The last big rigs were being towed out of Canada's capital today, where the streets were quiet for the first time in three weeks after a massive police operation ended a drawn-out siege over Covid-19 health rules.

A major cleanup was underway in Ottawa's snowy downtown, where police in riot gear faced off with trucker-led demonstrators for two full days, finally driving them out of their protest hub outside parliament.

Yesterday, police used pepper spray and stun grenades to move out the die-hard protesters who have remained, clearing most of the area in front of parliament and next to the prime minister's office.

The last few protesters stayed late into the night, singing 80s protest anthems and setting off fireworks at a 13-foot security fence hastily erected around the parliamentary precinct.

But the protest wound down as a deep freeze gripped the city.

This morning, police were manning checkpoints restricting access to a 500-acre downtown area, while a sizeable force remained on standby to defend the ground reclaimed from the truckers.

Ottawa police issued a reminder that the core area remains off-limits except to local residents and workers.

Police tweeted midmorning that two people had just been arrested – and a total of 191 since police moved in on Friday.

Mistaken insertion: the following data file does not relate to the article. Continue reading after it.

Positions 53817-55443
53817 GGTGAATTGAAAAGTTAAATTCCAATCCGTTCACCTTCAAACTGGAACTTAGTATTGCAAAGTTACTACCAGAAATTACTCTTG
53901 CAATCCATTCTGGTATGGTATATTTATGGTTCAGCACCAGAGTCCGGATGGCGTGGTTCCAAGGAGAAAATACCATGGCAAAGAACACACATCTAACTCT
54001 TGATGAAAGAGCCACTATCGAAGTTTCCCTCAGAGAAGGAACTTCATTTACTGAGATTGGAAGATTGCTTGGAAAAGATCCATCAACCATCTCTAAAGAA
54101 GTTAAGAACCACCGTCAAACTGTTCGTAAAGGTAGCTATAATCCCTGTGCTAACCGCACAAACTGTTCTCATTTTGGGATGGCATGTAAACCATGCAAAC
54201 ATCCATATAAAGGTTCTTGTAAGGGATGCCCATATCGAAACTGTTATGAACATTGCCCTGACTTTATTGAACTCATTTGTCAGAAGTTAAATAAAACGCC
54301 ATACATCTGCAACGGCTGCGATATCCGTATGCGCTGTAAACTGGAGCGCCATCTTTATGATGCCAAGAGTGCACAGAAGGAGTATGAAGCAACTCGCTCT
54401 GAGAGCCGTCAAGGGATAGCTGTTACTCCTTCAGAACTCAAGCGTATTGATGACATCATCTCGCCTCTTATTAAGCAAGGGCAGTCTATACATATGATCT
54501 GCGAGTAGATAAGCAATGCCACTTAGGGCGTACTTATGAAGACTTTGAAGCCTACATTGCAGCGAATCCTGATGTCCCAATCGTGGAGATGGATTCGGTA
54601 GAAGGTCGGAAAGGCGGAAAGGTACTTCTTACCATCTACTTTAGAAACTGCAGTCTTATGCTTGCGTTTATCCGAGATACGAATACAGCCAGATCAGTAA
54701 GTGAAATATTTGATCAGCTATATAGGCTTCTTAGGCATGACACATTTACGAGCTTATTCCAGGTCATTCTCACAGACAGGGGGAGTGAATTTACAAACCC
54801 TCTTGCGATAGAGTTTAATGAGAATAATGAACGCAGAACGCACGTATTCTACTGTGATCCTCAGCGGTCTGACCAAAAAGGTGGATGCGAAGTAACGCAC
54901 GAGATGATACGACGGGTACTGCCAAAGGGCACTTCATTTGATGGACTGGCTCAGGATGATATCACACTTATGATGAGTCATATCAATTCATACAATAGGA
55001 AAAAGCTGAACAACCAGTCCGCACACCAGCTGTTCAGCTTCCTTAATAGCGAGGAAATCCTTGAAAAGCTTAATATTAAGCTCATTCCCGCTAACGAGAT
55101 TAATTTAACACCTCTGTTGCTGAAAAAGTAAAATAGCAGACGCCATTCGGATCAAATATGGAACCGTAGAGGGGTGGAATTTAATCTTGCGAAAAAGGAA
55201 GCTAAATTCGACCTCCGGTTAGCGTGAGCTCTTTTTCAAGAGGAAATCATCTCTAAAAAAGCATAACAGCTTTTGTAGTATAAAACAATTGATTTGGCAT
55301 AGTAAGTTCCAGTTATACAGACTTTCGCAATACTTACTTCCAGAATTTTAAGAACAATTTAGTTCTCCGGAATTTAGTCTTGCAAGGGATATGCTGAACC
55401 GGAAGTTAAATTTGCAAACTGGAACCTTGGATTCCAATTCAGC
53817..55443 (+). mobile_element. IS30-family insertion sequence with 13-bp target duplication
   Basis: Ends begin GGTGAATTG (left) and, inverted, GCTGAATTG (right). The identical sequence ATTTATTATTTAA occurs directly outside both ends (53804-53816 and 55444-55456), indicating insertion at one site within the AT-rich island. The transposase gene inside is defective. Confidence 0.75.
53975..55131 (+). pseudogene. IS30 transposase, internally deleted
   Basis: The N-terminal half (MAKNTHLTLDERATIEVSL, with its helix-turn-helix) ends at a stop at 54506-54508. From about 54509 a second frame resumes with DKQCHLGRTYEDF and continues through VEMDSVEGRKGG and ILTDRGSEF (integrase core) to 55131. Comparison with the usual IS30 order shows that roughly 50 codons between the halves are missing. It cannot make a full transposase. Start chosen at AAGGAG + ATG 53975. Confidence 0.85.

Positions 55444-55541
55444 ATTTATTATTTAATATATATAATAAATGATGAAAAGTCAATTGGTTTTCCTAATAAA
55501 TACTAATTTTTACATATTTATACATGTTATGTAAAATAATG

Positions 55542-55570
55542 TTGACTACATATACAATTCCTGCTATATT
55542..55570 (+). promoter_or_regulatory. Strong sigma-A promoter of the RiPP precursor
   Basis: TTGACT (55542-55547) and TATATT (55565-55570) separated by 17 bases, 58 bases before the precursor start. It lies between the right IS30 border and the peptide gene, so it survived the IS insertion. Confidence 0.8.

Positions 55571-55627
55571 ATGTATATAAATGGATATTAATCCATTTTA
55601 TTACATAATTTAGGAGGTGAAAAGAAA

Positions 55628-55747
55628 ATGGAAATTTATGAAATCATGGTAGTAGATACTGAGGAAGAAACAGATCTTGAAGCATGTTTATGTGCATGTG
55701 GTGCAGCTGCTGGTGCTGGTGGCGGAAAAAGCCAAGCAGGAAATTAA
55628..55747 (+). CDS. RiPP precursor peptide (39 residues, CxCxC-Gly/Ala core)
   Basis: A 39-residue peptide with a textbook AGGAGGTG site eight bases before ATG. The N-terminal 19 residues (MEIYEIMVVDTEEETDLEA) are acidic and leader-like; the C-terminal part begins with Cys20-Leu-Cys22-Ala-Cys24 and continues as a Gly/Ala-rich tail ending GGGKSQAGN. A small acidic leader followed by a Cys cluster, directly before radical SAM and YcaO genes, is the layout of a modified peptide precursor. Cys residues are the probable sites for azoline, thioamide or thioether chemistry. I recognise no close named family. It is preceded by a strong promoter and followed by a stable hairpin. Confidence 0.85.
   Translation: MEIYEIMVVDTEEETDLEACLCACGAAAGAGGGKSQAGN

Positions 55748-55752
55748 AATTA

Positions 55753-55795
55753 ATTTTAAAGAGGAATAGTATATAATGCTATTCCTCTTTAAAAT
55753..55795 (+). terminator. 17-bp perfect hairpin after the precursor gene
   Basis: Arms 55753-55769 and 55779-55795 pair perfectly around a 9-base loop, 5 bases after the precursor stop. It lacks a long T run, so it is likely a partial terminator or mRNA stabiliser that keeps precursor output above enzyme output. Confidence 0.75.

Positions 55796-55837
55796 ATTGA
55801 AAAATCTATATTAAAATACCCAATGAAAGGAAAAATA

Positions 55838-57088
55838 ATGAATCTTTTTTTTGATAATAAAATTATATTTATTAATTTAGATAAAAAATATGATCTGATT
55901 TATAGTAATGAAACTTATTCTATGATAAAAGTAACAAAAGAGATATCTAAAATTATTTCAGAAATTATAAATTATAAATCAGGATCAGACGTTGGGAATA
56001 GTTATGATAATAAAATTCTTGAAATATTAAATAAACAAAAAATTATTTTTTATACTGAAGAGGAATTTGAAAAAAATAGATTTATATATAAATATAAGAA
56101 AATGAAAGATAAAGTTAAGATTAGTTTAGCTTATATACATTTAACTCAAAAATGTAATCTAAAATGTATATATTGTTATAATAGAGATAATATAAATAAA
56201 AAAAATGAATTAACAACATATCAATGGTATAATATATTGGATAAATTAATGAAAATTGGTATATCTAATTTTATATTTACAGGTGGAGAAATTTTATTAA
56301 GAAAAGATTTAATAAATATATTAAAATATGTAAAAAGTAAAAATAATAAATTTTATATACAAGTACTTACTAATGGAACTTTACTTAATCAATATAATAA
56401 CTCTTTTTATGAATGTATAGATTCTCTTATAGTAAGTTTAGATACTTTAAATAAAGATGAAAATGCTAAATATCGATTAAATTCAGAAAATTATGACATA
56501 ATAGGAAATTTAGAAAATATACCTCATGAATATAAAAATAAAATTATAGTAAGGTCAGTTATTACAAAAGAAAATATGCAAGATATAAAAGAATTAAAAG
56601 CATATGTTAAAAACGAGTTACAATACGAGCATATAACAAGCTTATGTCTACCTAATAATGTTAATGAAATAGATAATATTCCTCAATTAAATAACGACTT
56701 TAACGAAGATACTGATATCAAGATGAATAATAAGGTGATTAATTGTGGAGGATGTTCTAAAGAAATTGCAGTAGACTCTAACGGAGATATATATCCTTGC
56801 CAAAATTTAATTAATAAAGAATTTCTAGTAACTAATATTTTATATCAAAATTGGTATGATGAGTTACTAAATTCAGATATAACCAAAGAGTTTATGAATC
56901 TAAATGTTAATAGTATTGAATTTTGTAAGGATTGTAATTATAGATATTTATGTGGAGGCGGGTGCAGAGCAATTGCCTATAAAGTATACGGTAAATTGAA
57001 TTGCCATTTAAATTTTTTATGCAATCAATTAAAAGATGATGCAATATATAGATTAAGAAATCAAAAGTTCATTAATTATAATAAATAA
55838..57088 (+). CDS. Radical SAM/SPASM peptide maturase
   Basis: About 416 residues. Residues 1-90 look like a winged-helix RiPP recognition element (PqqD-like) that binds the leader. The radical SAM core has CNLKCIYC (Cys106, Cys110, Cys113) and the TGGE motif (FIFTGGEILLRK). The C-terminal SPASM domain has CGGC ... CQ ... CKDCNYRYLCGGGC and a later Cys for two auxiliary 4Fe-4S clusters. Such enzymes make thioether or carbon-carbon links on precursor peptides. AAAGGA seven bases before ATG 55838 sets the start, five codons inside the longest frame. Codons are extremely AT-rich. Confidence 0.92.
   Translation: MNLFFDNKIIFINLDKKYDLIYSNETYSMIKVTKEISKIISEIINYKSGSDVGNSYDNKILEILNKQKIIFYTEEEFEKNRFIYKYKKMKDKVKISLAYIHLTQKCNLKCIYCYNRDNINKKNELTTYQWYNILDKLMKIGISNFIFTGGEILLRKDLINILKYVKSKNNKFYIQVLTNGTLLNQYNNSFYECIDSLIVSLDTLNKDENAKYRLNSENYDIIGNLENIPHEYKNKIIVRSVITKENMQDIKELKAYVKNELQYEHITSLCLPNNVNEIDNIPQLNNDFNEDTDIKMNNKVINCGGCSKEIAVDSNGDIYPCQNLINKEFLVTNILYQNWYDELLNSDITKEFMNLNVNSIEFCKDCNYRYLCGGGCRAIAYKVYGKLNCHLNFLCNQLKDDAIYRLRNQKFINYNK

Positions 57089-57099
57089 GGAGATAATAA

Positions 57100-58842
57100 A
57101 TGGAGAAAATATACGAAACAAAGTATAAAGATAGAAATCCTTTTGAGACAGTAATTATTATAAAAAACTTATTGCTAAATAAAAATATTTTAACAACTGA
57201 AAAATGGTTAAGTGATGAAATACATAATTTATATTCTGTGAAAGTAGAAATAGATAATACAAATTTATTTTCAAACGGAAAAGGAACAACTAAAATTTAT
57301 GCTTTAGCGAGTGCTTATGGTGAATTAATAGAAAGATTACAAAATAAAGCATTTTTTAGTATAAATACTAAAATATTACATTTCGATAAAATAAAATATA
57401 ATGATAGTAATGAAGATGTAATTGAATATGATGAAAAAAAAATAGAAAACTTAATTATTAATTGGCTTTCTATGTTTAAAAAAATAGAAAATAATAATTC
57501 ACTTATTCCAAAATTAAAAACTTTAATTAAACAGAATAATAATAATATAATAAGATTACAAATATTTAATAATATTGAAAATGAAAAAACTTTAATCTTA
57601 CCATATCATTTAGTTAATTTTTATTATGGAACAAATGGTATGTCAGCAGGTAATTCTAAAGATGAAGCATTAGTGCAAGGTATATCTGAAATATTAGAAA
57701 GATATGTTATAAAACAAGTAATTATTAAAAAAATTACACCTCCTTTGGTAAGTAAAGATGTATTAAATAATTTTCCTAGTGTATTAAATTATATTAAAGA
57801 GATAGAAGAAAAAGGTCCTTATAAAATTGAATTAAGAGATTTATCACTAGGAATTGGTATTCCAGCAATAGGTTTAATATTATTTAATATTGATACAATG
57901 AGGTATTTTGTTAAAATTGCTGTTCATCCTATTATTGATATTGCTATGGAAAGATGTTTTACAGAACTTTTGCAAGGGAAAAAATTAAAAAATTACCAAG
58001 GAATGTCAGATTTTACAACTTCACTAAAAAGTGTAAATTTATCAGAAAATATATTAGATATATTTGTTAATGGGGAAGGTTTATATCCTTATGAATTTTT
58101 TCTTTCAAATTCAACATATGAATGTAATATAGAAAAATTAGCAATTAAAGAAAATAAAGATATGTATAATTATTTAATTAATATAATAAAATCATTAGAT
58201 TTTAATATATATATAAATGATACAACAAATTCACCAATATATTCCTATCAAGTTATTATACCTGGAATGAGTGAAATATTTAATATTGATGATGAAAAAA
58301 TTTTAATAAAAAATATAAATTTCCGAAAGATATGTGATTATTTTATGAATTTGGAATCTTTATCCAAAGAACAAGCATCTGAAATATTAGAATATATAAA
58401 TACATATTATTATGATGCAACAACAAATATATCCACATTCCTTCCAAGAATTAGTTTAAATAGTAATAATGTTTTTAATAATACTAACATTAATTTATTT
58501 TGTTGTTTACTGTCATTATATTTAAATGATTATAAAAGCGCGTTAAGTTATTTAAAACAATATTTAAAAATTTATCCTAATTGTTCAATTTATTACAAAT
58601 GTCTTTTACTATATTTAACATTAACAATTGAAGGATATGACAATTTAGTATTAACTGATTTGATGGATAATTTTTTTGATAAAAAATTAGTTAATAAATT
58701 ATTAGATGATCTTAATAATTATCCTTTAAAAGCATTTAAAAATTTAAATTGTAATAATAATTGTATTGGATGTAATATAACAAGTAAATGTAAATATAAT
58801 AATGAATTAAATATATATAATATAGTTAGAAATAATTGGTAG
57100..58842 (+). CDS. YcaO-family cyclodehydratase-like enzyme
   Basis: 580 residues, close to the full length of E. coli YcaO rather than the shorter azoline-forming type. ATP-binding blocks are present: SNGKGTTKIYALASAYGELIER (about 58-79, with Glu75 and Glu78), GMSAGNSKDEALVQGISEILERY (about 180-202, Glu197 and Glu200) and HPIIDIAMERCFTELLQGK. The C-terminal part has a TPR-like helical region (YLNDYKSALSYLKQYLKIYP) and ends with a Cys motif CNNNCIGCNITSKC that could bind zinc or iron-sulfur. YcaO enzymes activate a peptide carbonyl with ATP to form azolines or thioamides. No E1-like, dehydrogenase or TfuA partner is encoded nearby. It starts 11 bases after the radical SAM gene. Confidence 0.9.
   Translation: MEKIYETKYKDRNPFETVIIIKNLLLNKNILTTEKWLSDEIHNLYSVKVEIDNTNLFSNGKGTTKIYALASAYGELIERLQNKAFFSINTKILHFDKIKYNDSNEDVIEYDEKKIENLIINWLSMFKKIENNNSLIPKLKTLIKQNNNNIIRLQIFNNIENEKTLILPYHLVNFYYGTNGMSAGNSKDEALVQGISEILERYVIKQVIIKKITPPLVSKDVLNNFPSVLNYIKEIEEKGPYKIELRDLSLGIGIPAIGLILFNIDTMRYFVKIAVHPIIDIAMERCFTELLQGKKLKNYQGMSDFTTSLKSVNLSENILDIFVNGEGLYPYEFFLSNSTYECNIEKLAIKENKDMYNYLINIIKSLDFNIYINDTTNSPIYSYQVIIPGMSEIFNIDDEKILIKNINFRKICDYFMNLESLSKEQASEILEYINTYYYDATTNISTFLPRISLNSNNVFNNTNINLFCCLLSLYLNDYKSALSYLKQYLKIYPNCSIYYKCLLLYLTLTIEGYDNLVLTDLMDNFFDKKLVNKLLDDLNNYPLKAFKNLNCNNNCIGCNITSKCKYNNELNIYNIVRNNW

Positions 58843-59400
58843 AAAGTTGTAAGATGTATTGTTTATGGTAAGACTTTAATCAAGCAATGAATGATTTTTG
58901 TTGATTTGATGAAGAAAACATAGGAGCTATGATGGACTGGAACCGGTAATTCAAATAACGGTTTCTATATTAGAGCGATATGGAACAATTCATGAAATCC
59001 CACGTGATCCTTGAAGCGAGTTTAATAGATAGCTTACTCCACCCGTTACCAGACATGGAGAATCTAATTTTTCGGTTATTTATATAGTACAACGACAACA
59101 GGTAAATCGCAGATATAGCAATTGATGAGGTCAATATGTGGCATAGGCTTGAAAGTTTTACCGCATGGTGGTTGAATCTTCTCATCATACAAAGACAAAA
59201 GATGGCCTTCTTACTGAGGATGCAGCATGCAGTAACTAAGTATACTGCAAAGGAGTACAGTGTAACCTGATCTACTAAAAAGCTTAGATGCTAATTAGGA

It said 57 vehicles have so far been towed out of the city, which had been paralysed since 29 January when hundreds of trucks, vans and other vehicles parked there in protest.

Crews took down the last tents, food stands and other makeshift structures erected by demonstrators, and cleared heaps of snow from streets in preparation for a reopening of local businesses.

Police forces clash with protesters in Ottawa city centre yesterday

Many protesters told AFP they would keep pressing their cause.

Although pandemic health rules in Canada have eased as case numbers trend downward, protesters have vowed to press for a full lifting of restrictions, which have been among the world's strictest.

Prime Minister Justin Trudeau's government is meanwhile facing a lawsuit from a civil liberties group and pushback from political rivals over the decision to invoke rarely-used emergency powers to crack down on the unlawful protests.

This is despite polls showing Canadians, once sympathetic to the trucker-led movement, have turned against them.

Mr Trudeau himself kept his distance as the police operation unfolded, refraining from public comment.

The convoy began a month ago as a protest against mandatory Covid-19 vaccines to cross the US border. It has inspired copycats in other countries, with Washington girding for a possible trucker protest to coincide with next week's State of the Union address.

The Canada convoy triggered economically damaging blockades at the US border, which police cleared a week ago.

Dozens were arrested, including at least three protest leaders, while $32 million in donations and bank accounts linked to the trucker movement were frozen.